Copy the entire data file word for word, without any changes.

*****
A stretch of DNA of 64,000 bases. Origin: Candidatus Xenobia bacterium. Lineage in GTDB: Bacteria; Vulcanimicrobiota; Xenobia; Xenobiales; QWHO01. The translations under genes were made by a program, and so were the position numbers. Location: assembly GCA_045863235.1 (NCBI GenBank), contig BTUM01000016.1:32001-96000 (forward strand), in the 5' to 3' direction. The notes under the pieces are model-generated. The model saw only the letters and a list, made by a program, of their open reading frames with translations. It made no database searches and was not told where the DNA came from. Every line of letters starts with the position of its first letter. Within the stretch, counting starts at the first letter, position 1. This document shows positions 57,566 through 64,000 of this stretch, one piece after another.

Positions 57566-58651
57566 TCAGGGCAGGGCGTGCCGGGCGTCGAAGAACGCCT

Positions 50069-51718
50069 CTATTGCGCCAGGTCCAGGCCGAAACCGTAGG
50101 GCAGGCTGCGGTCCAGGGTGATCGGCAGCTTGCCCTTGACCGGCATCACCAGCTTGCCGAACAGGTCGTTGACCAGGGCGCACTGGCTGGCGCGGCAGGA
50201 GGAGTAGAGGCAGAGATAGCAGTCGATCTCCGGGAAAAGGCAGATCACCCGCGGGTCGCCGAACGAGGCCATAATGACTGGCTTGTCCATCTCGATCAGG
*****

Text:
A stretch of DNA of 64,000 bases. Origin: Candidatus Xenobia bacterium. Lineage in GTDB: Bacteria; Vulcanimicrobiota; Xenobia; Xenobiales; QWHO01. The translations under genes were made by a program, and so were the position numbers. Location: assembly GCA_045863235.1 (NCBI GenBank), contig BTUM01000016.1:32001-96000 (forward strand), in the 5' to 3' direction. The notes under the pieces are model-generated. The model saw only the letters and a list, made by a program, of their open reading frames with translations. It made no database searches and was not told where the DNA came from. Every line of letters starts with the position of its first letter. Within the stretch, counting starts at the first letter, position 1. This document shows positions 57,566 through 64,000 of this stretch, one piece after another.

Positions 57566-58651
57566 TCAGGGCAGGGCGTGCCGGGCGTCGAAGAACGCCT

Positions 50069-51718
50069 CTATTGCGCCAGGTCCAGGCCGAAACCGTAGG
50101 GCAGGCTGCGGTCCAGGGTGATCGGCAGCTTGCCCTTGACCGGCATCACCAGCTTGCCGAACAGGTCGTTGACCAGGGCGCACTGGCTGGCGCGGCAGGA
50201 GGAGTAGAGGCAGAGATAGCAGTCGATCTCCGGGAAAAGGCAGATCACCCGCGGGTCGCCGAACGAGGCCATAATGACTGGCTTGTCCATCTCGATCAGG